Starting with model year 1975, VW busses of the era featured fuel injection via Bosch's L-Jetronic system, with an analog Electronic Control Unit (ECU) to manage fuel induction. Over the years Bosch and VW produced different types of ECUs, with a plethora of part numbers. This guide seeks to provide a reference to their application and interchangeability.

Part numbers and interchangeability

Model year California Manual
Part # (VW, Bosch)
Description
California Automatic
Part # (VW, Bosch)
Description
Federal Manual
Part # (VW, Bosch)
Description
Federal Automatic
Part # (VW, Bosch)
Description
1974 n/a
n/a
n/a
022-906-021-K
0 280 000 113
(412E) Model 74 USA, similar to 0 280 000 101, but different adjustments.
n/a
n/a
n/a
n/a
n/a
n/a
1975 022-906-021-L
0 280 000 108
Model 75 USA, with plastic support frame; with intake air correction, post-start enrichment; anti-bucking circuitry and RPM limiter.
022-906-021-M
0 280 000 117
Model 75 automatic, same as 108, but without anti-bucking circuitry.
022-906-021-H
0 280 000 122
Model 75 USA, same as 108, without RPM limiter.
022-906-021-J
0 280 000 124
Model 75 USA automatic, same as 108, without RPM limiter or anti-bucking circuit.
1976 022-906-021-Q
0 280 000 141
Model 76 California, with intake air correction
022-906-021-R
0 280 000 145
Model 76 California, with intake air correction
022-906-021-N
0 280 000 139
Model 76 USA, with intake air correction
022-906-021-P
0 280 000 143
Model 76 USA automatic, with intake air correction
1977 022-906-021-AA
0 280 000 153
Model 77 California, with RPM limiter
022-906-021-AB
0 280 000 155
Model 77 California, with RPM limiter
022-906-021-S
0 280 000 149
Model 77 USA, without full load correction
022-906-021-T
0 280 000 151
Model 77 USA automatic, with intake air correction
1978 022-906-021-AE
0 280 000 164
Model 78 USA, same as 153, but without acceleration enrichment
022-906-021-AF
0 280 000 168
Model 78 USA, same as 164, but without anti-bucking circuitry.
022-906-021-AG
0 280 000 166
Model 78 Sweden, same as 153, but with acceleration enrichment (with throttle position sensor?)
022-906-021-AH
0 280 000 170
Model 78 Sweden, same as 166, but without anti-bucking circuitry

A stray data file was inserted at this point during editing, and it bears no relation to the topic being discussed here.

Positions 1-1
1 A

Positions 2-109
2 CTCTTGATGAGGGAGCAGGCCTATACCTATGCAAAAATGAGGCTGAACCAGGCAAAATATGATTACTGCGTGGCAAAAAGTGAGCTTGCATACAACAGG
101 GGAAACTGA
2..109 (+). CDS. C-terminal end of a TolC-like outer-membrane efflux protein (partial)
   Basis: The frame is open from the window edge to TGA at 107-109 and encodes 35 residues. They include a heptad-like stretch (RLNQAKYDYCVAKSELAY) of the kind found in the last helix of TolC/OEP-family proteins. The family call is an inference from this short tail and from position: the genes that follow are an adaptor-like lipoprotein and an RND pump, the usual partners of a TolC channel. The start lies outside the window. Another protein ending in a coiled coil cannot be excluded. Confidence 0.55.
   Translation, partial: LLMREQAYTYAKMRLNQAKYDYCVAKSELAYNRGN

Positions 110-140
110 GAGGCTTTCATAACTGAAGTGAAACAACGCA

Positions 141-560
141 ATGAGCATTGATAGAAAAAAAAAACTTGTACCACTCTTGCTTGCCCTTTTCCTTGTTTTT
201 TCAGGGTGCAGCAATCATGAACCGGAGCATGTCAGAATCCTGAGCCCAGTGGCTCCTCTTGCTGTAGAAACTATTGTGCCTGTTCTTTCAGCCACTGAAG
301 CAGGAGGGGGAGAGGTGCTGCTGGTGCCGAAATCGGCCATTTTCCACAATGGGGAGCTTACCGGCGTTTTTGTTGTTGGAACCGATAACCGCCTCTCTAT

1979 039-906-021D
0 280 000 182
Model 79 California, with Lambda control
039-906-021E
0 280 000 184
Model 79 California automatic, same as 182, but without anti-bucking circuitry.
039-906-021-B
0 280 000 178
Model 79, with RPM limiter.
039-906-021-C
0 280 000 180
Model 79 automatic, same as 170 with reworked circuitry
1980 071-906-021B
0 280 000 194
(Vanagon) Model 80 California, same as 182, but with different adjustments and component placement
071-906-021B
0 280 000 194
(Vanagon) Model 80 California, same as 182, but with different adjustments and component placement
039-906-021-E
0 280 000 184
** (Vanagon) Model 79 automatic California, same as 182, but without anti-bucking circuit.
039-906-021-C
0 280 000 180
(Vanagon) Model 79 automatic, same as 170 with reworked circuitry
A quick look at the insides of my spare ECU, a 039 906 021 B for a Federal 1979 bus

ECU capabilities

Most of the L-Jetronic ECUs in VW busses operate in an open control loop, by sensing engine speed and load as the essential inputs, and converting them to injection time (ti) as output for each driving condition. The last model year (1979) featured a closed control loop with a lambda sensor to sense and feed back the air/fuel mixture density.

The output stage drives the fuel injectors directly, by opening their valves with a pulse width equivalent to the calculated injection time.

It is a fully analog control unit, with no microcontroller or firmware. It is mostly built with discrete electronic components and generally 3 custom Bosch integrated circuits that perform the Pulse shaper/divider, Division control multivibrator and Multiplier functions.

In addition to the fundamental engine speed and load inputs, other variables also play a role in adjusting the final injection time. These are listed here in terms of ECU capabilities that were added or removed depending on the application: